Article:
This directive allows a specific shell command to override the default module-insertion command.

post-install module command

This directive causes a specified shell command to be executed after insertion of the module.

pre-remove module command

This directive causes a specified shell command to be executed prior to removal of module.

remove module command

This directive allows a specific shell command to override the default module-removal command.

post-remove module command

This directive causes a specified shell command to be executed after removal of module.

For more detailed information concerning the module-configuration file see man modules.conf.

Blank lines and lines beginning with a # are ignored in modules.conf.

Module Dependency File

The command modprobe can determine module dependencies and install prerequisite modules automatically. To do this, modprobe scans the first column of /lib/modules/kernel-version/modules.dep to find the module it is to install. Lines in modules.dep are in the following form:

	module_name.(k)o: dependency1 dependency2 ...
        

Find below an example for thermal and processor modules (which are part of the ACPI layer):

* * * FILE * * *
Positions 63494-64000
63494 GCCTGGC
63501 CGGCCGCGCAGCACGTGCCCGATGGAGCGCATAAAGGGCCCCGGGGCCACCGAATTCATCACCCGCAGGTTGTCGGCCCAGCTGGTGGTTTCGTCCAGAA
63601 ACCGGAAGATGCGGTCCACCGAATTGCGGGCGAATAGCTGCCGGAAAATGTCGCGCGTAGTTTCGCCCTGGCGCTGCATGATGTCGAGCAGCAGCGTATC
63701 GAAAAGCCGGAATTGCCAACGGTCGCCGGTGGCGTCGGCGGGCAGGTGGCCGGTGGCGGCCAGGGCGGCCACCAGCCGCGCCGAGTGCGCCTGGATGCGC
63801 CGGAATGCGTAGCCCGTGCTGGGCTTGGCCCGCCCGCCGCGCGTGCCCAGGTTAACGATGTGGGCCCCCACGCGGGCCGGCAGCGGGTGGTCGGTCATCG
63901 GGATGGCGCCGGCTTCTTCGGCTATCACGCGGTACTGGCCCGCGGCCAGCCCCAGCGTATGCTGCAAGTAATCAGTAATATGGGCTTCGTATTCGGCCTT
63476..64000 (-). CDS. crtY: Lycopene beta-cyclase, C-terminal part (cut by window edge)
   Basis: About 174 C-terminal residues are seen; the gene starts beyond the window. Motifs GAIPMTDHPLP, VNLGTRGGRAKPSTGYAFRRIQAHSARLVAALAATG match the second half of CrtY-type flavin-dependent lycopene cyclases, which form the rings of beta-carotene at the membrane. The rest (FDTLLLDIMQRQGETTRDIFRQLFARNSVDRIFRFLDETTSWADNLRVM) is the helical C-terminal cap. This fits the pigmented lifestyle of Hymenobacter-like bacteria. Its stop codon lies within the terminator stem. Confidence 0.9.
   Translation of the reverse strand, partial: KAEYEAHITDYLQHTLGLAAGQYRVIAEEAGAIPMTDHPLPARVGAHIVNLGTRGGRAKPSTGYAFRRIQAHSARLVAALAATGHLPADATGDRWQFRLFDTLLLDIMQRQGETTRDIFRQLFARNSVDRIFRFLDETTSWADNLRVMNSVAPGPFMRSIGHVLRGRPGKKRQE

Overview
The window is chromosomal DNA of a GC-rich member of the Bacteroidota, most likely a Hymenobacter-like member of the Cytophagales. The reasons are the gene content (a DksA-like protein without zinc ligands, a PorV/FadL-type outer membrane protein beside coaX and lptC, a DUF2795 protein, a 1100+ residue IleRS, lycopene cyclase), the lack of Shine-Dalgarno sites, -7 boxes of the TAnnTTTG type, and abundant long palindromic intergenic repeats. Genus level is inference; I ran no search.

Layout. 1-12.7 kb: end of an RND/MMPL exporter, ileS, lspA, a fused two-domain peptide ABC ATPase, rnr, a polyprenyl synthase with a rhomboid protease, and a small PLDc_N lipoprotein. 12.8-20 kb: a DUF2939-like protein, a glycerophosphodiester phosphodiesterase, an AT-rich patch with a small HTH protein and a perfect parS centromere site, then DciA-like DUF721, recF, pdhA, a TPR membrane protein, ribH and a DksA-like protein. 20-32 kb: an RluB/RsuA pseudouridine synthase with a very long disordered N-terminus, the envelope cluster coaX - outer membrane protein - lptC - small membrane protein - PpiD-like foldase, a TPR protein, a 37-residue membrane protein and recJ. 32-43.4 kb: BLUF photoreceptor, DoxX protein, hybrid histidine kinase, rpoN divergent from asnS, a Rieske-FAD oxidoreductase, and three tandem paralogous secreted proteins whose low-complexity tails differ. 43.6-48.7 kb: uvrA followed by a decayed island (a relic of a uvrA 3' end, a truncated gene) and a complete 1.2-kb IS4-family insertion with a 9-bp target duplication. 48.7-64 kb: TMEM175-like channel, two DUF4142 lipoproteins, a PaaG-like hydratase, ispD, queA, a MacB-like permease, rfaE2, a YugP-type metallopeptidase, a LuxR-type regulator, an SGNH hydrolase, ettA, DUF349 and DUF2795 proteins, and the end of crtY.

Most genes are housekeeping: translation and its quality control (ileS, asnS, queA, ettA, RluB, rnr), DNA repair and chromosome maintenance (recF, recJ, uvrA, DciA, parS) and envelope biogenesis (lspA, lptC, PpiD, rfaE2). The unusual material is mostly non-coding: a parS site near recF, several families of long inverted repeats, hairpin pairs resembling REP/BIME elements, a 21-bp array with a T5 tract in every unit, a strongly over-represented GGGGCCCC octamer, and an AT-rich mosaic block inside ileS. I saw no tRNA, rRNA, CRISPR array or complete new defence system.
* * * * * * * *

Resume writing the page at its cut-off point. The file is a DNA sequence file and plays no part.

/lib/modules/2.6.31/kernel/drivers/acpi/thermal.ko: \
	    /lib/modules/2.6.31/kernel/drivers/thermal/thermal_sys.ko
	/lib/modules/2.6.31/kernel/drivers/acpi/processor.ko: \
	    /lib/modules/2.6.31/kernel/drivers/thermal/thermal_sys.ko
          

In this case both the processor and thermal module depend on the thermal_sys module.

All of the modules that are available on the system should be listed in the modules.dep file. They are listed with full path and filenames, so including their .(k)o extension. Those that are not depending on other modules are listed without dependencies. Dependencies that are listed are inserted into the kernel by modprobe first, and after they have been successfully inserted, the subject module itself can be loaded.

The modules.dep file must be kept current to ensure the correct operation of modprobe. If module dependencies were to change without a corresponding modification to modules.dep, then modprobe would fail because a dependency would be missed. As a result, modules.dep needs to be (re)created each time the system is booted. Most distributions will do this by executing depmod -a automatically when the system is booted.

The depmod -a procedure is also necessary after any change in module dependencies.

The /lib/modules/kernel-version/modules.dep file contains a list of module dependencies. It is generated by the depmod command, which reads each module under /lib/modules/kernel-version to determine what symbols the module needs and which ones it exports. By default the list is written to the file modules.dep. The modprobe command in turn uses this file to determine the order in which modules are to be loaded into or unloaded from the kernel.